How To Control Bed Bugs In Your Commercial Facility

Knowing how to spot bed bugs will help ensure the safety of your employees and customers, and ultimately protect your bottom line.

By Benjamin Hottel, PhD, BCE, PCQI


Bed bugs may have been the talk of Paris Fashion Week, but how can they affect your non-residential facility? Contrary to popular belief, bed bugs do not only reside on beds. These pests can hide in many hard-to-see areas such as furniture, luggage, clothing racks, and almost anywhere there is a crack or crevice. Visitors may be carrying them unknowingly in luggage or packaging that enters your facility. Knowing how to spot these pests will help ensure the safety of your employees and customers, and ultimately protect your bottom line.

Bed Bug Threats In Commercial Facilities

Bed bugs are primarily attracted to areas where people sleep. In the 1990s, there was a resurgence of bed bugs across the U.S., mostly inside hotels and motels. While bed bug services slowed in 2020, experts believe bed bug infestations are on the rise again due to an increase in travel on trips that were postponed during the height of the pandemic.

Bed Bugs, Commercial Facilities
(Photo: Orkin)


Now, their presence is no longer solely a problem for the hospitality industry alone. U.S. pest control providers have reported treating bed bugs in multifamily dwellings, hotels, hospitals, senior living centers, schools, office buildings, dorms, hospitals, and in even public transportation.

How To Spot A Bed Bug

Bed bugs are extremely resilient pests. Typically, they are 3/16–1/4 inch long, red to dark brown in color, and mostly nocturnal insects that come out of hiding to take blood meals from humans. These pests are hematophagous, which means blood is their only food source.

Although bed bugs are visible to the naked eye, they are excellent at hiding. If you notice any of the following signs, you may have a bed bug issue in your facility:

  • Small, live bugs located on furniture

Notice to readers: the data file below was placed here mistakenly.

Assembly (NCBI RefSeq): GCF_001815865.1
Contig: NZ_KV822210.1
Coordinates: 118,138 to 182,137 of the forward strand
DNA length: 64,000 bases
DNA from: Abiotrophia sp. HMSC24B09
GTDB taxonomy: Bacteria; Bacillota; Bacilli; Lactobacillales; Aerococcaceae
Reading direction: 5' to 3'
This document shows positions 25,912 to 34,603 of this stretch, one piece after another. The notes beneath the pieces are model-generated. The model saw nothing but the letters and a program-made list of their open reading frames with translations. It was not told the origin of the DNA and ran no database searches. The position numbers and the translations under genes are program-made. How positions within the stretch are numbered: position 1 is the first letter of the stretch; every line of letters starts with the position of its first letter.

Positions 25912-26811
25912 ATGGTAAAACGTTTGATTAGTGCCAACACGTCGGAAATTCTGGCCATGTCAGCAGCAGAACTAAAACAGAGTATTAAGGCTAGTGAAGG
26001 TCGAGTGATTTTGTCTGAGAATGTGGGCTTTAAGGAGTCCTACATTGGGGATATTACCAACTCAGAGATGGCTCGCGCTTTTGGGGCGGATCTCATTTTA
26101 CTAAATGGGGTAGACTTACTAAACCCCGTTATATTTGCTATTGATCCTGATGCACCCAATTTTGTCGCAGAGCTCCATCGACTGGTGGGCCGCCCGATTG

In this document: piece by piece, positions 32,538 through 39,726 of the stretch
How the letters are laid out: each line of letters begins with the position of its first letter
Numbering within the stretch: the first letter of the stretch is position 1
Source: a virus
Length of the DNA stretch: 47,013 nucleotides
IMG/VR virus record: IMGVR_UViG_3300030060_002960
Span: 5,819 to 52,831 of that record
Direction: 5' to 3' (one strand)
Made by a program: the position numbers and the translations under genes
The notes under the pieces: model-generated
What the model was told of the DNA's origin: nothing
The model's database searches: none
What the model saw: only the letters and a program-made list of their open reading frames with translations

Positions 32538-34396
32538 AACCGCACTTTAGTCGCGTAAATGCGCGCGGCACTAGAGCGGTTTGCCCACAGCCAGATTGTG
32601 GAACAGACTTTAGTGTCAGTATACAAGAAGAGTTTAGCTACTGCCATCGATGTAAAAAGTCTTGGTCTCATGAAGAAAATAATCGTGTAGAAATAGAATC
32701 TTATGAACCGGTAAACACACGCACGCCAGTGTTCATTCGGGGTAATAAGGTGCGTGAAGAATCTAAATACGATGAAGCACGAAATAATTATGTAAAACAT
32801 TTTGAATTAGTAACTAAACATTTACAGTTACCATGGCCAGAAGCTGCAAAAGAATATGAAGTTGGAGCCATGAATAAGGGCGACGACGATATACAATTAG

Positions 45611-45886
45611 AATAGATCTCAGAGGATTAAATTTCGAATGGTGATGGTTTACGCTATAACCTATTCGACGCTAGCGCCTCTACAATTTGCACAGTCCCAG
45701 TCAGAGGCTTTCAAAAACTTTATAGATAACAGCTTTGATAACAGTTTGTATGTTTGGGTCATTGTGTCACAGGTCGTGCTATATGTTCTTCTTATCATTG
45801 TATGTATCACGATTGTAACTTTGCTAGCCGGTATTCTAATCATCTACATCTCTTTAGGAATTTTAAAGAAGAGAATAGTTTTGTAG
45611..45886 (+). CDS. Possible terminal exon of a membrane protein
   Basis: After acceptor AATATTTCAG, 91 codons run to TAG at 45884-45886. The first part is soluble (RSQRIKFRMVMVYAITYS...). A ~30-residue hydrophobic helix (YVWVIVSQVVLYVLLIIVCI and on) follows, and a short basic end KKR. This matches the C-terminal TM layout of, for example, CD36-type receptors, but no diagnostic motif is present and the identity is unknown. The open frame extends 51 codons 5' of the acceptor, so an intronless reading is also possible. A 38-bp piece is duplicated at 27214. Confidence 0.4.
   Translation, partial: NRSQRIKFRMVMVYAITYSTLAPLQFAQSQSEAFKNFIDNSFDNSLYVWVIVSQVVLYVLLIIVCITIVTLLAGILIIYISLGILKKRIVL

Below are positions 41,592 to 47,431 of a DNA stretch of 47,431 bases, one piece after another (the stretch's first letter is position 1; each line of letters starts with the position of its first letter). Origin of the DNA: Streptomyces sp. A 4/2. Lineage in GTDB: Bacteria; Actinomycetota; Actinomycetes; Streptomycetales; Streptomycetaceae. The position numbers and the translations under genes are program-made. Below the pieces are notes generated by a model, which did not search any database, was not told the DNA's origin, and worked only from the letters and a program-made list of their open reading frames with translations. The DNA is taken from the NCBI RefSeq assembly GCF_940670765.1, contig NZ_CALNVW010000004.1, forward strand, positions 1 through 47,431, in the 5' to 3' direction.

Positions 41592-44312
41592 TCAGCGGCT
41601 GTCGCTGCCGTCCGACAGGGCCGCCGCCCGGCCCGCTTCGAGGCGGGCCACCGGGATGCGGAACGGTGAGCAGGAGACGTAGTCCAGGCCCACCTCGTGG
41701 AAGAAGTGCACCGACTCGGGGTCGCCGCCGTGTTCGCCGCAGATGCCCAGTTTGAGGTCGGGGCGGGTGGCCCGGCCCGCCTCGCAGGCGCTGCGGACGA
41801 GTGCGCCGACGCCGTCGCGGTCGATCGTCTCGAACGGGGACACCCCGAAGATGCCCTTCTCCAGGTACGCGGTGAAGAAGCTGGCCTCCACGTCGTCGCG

• Clusters of dark brown or black spots of dried excrement on infested surfaces
  • Subtle, sweet, musty odor

Bed bugs are known for rapid population growth. Females can deposit one to five eggs a day and may lay 200 to 500 eggs in their lifetime. They can survive for several months while waiting for their next blood meal, so they’re likely to emerge when a food source, e.g., humans or animals, becomes available.

Bed Bugs, Commercial Facilities
(Photo: Orkin)

How To Help Prevent Bed Bugs

Bed Bugs are highly stealthy pests, but there are certain measures you can take in your facility to help reduce the risk of an infestation:

  • Inspect your facility for signs of bed bugs regularly. Check the places where they hide during the day, including mattress tags and seams, and behind baseboards, headboards, wall art or mirrors, curtains, closets, and electrical outlets.
  • Decrease clutter to make it easier to spot bed bugs on your own or during professional inspections.
  • Examine all secondhand furniture before bringing it inside your business.

Bed Bugs And Integrated Pest Management (IPM)

You can help protect your facility — and your employees — against bed bugs by implementing an Integrated Pest Management (IPM) program. IPM programs focus on preventive techniques like exclusion, sanitation, and ongoing monitoring and maintenance to keep pests where they belong — outside your facility. These programs are implemented by qualified pest control technicians to help deter pest activity and prevent pest infestations.

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In case of a bed bug infestation at your facility, it is important to quickly notify your pest control provider. Beyond looking out for actual bed bug specimens, keep detailed records of where they were seen and any signs of staining or casings can assist them in quickly diagnosing the issue and removing the threat. And don’t forget to review your IPM plan with your pest control provider. If you don’t have an IPM program in place or a reliable pest control provider, now’s the time to implement one before it becomes a costly pest issue — or worse, brings harm to your employees and customers.

If you’re not in the hospitality or healthcare industry, bed bugs may not be at the top of your list for pest concerns in your facility, but they can still be a threat to your employees’ and customers’ safety, even in non-residential facilities. Staying on top of bed bugs can help keep your employees safe and your business running smoothly. If you think you may have a bed bug issue in your facility, contact your pest control provider right away.

Benjamin HottelBenjamin Hottel, Bed Bugs, bed bugs commercial facility , PhD, BCE, PCQI is a Technical Services Manager for Rollins, LLC. He provides technical support and guidance across all Rollins brands in the areas of training and education, operations and marketing. For more information, visit

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